We had some great times as father and son. Like the time when I was around 18. He woke me up 4 in the morning. ‘Let’s go on a drive,’ he said. And drive, we did. All the way to Jaipur, and then on to Ajmer and made a visit to Pushkar as well. That was a road trip I won’t forget in my lifetime, including the run-down motel where we stayed for 150 bucks a night; and the mixed vegetable curry which he ordered that had only potatoes in it. He gave the memories that make us who we are today – in his unique way. While he was seriously handicapped when it came to showing emotions he was every son’s dream Dad. I am sure Vikki has such memories too.
The next big road trip we did was when we drove from Bangalore to Mumbai. I was doing my MBA then, and he dropped me off in Pune before heading to Mumbai. He had hugged me then, and that was the only time I remember him doing it after I had grown up. And it meant a lot, during those trying times.
While he was oriented towards his career, he always put family first, not as in being there all the time, or doing everything together, but in ways that went beyond just physical presence. In many ways, he reminds me of Peter Griffin from the Family Guy.
He still acts like a 10-year-old when he gets a new toy to play with, be it a phone or a car. I will not forget the times when we go to a movie and he buys popcorn. The boy at the counter would deftly fill up the tub to make it appear full and push it to Dad. And he would simply give the boy ‘the look’ and give the tub a sharp shake and lo! the popcorn would’ve settled down leaving more than a quarter of the tub empty. Dad would raise his eyebrows questioningly at the hapless boy, who would sheepishly top it up! And we? We would have simply vanished from the place!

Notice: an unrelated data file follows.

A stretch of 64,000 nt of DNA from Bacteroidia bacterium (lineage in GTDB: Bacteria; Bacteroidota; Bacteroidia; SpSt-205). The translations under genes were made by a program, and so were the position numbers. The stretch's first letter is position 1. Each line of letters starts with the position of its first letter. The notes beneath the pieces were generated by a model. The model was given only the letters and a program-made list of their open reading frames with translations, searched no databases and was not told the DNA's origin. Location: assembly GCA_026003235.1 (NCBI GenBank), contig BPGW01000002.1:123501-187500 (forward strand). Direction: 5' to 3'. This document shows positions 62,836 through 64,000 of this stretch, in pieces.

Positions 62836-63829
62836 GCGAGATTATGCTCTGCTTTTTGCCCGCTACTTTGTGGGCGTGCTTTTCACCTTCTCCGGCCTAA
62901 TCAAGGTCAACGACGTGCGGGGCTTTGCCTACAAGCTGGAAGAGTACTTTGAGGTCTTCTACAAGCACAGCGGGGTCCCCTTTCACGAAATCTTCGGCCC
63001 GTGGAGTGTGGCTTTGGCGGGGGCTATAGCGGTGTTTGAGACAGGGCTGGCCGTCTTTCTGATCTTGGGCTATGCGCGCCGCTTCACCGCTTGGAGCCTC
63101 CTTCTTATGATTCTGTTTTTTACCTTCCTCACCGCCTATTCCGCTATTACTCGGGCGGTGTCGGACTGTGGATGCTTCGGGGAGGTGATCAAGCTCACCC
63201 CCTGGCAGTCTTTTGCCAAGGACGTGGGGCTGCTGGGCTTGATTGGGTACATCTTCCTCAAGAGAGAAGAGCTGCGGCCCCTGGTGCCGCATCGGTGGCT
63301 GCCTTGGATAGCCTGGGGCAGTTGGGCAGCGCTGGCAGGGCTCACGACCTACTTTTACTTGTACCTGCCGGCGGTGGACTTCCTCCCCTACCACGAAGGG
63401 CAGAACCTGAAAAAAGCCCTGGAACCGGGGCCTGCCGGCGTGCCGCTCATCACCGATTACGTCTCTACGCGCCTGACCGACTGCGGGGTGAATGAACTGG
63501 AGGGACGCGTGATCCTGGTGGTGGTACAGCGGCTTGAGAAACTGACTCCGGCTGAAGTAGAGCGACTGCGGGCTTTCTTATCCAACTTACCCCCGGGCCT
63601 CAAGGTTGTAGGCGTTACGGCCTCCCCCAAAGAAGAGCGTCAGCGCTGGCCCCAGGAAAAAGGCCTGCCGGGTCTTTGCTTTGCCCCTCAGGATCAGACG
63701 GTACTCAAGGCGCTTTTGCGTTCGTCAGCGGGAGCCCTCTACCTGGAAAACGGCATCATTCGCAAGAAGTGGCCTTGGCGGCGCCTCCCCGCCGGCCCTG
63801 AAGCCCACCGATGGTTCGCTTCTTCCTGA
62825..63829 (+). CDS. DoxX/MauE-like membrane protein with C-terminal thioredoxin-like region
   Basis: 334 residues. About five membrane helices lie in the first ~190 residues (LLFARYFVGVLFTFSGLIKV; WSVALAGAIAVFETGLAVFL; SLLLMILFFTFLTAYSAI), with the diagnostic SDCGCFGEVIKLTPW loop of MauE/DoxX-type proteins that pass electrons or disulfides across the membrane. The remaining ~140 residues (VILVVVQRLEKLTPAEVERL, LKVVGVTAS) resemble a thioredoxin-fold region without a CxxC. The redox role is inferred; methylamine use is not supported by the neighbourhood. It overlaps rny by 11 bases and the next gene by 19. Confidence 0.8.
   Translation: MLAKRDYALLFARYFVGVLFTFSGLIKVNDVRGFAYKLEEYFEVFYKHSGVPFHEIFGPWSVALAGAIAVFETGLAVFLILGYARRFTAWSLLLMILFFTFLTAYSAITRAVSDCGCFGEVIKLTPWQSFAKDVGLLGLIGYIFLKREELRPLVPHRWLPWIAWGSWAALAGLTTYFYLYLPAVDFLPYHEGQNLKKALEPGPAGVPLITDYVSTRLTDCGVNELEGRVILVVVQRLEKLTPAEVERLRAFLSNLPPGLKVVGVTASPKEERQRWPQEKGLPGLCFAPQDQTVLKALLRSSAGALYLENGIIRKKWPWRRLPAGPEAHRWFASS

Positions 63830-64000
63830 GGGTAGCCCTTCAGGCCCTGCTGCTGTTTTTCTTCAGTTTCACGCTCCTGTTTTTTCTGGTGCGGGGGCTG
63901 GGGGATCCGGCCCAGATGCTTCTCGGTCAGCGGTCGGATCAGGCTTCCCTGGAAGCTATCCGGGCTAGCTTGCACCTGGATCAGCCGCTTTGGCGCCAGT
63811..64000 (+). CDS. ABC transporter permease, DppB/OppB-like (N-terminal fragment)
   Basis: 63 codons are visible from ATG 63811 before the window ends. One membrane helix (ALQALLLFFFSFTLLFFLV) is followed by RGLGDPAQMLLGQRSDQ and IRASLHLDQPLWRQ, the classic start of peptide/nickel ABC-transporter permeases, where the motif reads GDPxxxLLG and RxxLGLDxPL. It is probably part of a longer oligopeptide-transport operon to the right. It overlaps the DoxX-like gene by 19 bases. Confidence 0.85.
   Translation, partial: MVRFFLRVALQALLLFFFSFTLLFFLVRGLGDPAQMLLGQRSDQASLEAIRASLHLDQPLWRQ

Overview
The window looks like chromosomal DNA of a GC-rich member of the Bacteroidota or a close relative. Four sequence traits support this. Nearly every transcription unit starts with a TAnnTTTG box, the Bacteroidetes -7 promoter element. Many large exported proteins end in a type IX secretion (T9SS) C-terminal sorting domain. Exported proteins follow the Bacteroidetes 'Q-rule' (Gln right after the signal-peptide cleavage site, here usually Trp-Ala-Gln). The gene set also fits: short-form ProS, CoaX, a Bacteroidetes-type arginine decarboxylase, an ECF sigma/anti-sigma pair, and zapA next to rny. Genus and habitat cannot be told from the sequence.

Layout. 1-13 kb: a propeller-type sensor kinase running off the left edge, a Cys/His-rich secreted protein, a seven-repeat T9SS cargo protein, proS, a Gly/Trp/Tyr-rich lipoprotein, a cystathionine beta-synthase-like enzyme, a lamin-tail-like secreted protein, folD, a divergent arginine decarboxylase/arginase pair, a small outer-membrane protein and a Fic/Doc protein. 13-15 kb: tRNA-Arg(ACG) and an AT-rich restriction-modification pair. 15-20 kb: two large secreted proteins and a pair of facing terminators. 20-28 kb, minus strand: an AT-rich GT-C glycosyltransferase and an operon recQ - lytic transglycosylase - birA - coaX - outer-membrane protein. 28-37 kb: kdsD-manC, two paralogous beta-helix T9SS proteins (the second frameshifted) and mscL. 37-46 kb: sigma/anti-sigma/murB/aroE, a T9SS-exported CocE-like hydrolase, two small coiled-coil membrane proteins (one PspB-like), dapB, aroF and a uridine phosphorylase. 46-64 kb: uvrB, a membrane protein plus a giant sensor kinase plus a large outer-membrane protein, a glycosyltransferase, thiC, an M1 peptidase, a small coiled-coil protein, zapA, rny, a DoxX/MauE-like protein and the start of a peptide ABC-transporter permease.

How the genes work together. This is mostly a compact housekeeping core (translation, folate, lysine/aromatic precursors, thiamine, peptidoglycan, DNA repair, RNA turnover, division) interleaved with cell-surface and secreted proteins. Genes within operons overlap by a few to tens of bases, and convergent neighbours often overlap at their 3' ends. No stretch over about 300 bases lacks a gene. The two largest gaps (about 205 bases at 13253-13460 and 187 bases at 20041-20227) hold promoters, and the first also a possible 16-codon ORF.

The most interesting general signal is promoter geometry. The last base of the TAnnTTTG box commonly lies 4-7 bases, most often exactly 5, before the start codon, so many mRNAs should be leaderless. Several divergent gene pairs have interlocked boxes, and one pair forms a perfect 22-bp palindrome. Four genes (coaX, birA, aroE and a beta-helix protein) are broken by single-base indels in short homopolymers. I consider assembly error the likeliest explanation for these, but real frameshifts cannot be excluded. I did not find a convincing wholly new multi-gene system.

Sometimes Mom and he would fight like kids and appeal to us for support. They would pull each other’s leg at the least expected moment but would soon end up having a good laugh over it. He would jump in to help with the most misplaced enthusiasm – ever the handyman — driving her nuts.
Not much has changed over the years. Recently, I was bragging about the latest clients and the deals we had closed when in his characteristic style he asked, ‘Are they also paying you in coins?’ I wonder if anyone would ever be able to take the rock star out of him.
We aren’t the perfect family, and the L&M series over the last so many years is testimony to that! But in spite of all the imperfections, we are one in happiness and sorrow. I remember the time when we had all danced outside the Chandigarh station after Vikki had got into TIET — yes, even Dad!
Here is to the hero of our times, the man who effortlessly navigated through the confusing and confounding times when kids had begun playing video games instead of real games, more powerful bikes made it to the roads, the Indian middle class was upgrading to a Maruti from a Bajaj two-wheeler, women were already part of the workforce, the staid was giving way to the jazzy, Doordarshan was replaced by Star TV and sundry other changes that were taking place.
In those confusing times to him and to us, he kept us grounded in his own way. He gave us an identity when everyone was battling an identity crisis. He made us strong, made us stand on our feet, taught us to stand up for what’s right and stand up for ourselves.
We aren’t the perfect sons, we have all the imperfections any man would have, but we’re still able to hold our head high and take on the world and the worst it sometimes throws at us, with courage and integrity. That’s what Dad did for us. Thank you Dad!
Couple of other articles that were published in The Tribune in 2001
And thank you Mom, because without you making him the L&M, he wouldn’t have done all that.
(Note: The last line is just so that Mom doesn’t descend on me like a ton of bricks.)